The battle for civil rights was not won in the '60s, certainly not in many parts of the country. It never touched Oxford, North Carolina, where young Tim Tyson was growing up. In 1970, when a black man was killed in the town square by a Klansman and his sons, and an all-white jury acquitted the murderers, both blacks and whites were swept into a firestorm. Amid the violence and fear that enveloped the town, Tim's father attempted to bring the two sides together, only to be reviled as a traitor to both sides. Tim, now a professor of African-American studies at the University of Wisconsin, has written a memoir of that turbulent summer, and has gone back, 30 years later, to find a remnant of scorched justice.weiterlesen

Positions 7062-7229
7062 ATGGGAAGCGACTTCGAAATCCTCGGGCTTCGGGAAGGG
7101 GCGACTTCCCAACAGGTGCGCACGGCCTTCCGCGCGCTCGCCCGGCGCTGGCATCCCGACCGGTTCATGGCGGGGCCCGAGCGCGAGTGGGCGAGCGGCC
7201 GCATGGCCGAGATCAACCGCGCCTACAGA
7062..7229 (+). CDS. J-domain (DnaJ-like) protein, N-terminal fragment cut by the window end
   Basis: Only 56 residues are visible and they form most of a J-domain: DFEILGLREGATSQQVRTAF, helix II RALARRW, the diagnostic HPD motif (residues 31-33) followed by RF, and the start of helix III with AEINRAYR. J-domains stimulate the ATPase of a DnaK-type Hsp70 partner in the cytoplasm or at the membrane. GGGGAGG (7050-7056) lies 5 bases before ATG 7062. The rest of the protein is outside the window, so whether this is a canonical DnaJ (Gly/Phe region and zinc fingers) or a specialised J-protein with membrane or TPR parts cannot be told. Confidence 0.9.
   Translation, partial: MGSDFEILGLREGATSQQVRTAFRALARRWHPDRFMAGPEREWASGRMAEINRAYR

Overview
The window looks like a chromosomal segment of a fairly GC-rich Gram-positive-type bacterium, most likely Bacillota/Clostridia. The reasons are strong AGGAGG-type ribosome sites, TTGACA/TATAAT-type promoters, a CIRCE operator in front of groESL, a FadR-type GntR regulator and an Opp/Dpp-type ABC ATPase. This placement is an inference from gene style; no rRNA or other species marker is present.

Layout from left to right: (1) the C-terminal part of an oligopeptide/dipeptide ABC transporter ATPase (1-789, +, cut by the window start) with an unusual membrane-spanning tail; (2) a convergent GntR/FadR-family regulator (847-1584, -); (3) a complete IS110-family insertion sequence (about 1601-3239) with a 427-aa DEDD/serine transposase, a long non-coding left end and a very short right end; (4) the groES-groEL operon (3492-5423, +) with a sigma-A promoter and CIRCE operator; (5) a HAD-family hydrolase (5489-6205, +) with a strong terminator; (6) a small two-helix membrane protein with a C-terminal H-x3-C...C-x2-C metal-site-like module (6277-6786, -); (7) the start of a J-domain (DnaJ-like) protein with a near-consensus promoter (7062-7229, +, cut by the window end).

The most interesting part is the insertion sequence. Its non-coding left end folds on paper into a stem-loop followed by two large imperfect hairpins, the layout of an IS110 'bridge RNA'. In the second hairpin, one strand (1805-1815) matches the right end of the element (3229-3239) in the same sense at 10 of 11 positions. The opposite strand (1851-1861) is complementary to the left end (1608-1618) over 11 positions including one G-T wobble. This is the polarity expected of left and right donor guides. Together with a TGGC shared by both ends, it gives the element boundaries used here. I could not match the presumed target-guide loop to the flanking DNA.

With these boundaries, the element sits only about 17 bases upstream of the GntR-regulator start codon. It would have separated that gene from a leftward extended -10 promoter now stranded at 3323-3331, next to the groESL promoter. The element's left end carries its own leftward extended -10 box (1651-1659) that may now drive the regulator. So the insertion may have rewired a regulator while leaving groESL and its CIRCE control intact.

"Outstanding....Tyson's avoidance of stereotypes and simple answers brings a shameful recent era in our country's history to vivid life. This book deserves the largest possible audience." (Publishers Weekly)
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